[XeTeX] which TeX-based software

Wilfred van Rooijen wvanrooijen at yahoo.com
Sun Apr 29 08:27:16 CEST 2018

What I was trying to explain was the following: even if the software supports UTF-8 / unicode, then that does not necessarily mean that it supports ("out of the box") all your typographical wishes and demands.
The OP was referring to several complicated typesetting tasks. My advice is: do not stare yourself blind on support for unicode alone. If you need several complicated typesetting tasks, check out the various classes, packages and tex-engine as a whole. Especially if you are using a more or less traditional alphabet and you do not need to use Chinese, Japanese, Korean, Russian, Ethiopian, Cambodian, Thai and Hindi in one document, you can just as well use the traditional versions of latex/

As far as up(La)TeX is concerned: yes, there is upLaTeX, which is the best Japanese language version of LaTeX as far as I am concerned, and which my students often use. I prefer LuaLaTeX because upLaTeX does not support PDF inclusion.
    On Sunday, April 29, 2018 1:12 AM, Arthur Reutenauer <arthur.reutenauer at normalesup.org> wrote:

 > Second, about unicode, my experiences are mixed. I use Japanese as my main language of communication. I found that "plain XeLaTeX" is not really adequate for Japanese as it lacks many common features; LuaLaTeX performs better, but still not as good as the pre-UTF-8 special "Japanese LaTeX" called "platex". In other words, even if XeLaTeX can typeset all unicode characters, you still need proper fonts, and special typesetting (such as indents, hyphenation rules, etc) may not be perfect.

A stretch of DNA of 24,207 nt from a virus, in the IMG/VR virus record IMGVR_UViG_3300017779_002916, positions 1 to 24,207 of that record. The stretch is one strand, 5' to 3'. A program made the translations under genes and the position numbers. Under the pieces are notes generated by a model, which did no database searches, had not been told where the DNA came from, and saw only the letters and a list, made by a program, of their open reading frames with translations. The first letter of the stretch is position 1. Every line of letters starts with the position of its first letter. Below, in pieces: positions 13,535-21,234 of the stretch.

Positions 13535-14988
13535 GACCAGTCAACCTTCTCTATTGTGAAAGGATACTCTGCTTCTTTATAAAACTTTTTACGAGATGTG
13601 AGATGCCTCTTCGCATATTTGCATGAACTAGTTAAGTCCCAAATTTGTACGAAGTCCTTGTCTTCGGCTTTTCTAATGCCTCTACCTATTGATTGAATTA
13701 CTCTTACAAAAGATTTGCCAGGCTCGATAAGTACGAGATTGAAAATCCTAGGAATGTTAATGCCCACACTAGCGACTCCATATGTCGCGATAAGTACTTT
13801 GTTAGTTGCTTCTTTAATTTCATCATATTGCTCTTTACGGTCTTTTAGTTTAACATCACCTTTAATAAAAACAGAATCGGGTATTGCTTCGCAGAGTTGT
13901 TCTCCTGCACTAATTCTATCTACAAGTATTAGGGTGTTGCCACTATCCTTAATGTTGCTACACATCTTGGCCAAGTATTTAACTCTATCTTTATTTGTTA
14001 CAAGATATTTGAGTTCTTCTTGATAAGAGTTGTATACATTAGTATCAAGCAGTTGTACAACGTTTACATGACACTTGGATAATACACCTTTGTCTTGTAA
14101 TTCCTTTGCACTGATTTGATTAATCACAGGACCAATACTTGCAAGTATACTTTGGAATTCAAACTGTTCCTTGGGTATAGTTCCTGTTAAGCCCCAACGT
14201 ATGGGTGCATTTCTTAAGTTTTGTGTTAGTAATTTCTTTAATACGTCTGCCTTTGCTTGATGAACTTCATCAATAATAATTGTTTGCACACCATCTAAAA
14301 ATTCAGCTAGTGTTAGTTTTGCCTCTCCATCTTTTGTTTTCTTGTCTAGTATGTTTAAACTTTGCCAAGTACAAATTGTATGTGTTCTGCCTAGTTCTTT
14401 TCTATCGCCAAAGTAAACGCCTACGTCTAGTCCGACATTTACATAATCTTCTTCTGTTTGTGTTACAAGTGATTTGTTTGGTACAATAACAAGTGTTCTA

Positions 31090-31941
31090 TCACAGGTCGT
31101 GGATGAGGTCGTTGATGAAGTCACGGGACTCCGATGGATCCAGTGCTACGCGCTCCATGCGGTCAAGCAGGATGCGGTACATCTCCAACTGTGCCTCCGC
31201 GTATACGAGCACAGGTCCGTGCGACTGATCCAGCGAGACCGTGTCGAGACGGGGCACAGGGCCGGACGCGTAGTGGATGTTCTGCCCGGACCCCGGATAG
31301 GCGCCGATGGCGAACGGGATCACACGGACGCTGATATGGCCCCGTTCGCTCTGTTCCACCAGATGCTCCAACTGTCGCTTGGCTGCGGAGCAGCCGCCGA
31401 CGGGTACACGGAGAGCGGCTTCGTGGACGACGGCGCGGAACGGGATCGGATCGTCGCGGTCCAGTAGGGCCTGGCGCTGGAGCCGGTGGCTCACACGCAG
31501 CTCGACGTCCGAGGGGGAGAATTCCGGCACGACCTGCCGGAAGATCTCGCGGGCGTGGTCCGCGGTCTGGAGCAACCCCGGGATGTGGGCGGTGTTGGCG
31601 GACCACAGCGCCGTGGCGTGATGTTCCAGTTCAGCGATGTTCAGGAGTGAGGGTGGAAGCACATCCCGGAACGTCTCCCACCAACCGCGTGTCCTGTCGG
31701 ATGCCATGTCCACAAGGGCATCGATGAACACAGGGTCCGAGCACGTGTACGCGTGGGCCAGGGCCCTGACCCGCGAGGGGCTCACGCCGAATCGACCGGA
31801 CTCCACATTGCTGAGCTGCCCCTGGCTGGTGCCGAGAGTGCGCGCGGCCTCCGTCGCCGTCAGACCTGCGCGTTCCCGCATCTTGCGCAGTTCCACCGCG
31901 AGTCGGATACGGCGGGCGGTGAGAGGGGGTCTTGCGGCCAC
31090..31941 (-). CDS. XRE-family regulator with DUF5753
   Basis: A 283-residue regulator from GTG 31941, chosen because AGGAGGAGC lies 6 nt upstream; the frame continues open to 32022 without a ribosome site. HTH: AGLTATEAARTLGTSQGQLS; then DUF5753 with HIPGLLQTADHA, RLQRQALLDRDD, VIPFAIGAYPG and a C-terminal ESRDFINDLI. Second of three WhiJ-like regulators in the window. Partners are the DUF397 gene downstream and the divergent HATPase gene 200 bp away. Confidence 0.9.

In yet other words, the features you miss are about Japanese
typesetting, not Unicode.  This is an important distinction since the
original poster doesn’t need to typeset Japanese.

  As a an aside, if you’re talking about pTeX you should really mention
its UTF-8 extension, upTeX.

> If you are looking for something which based on TeX but closer to DTP software, check out ConTeXt. ConTeXt has been used for many complex, professional typesetting jobs, and the developers are very active in trying to find new solutions if needed. IIRC the current version of ConTeXt supports at least LuaLaTeX which provides support for UTF-8

  The version that’s currently actively developed, Mark IV (mkiv) is
focused on LuaTeX, while the earlier version, Mark II, is more or less
frozen and supports pdfTeX and XeTeX.



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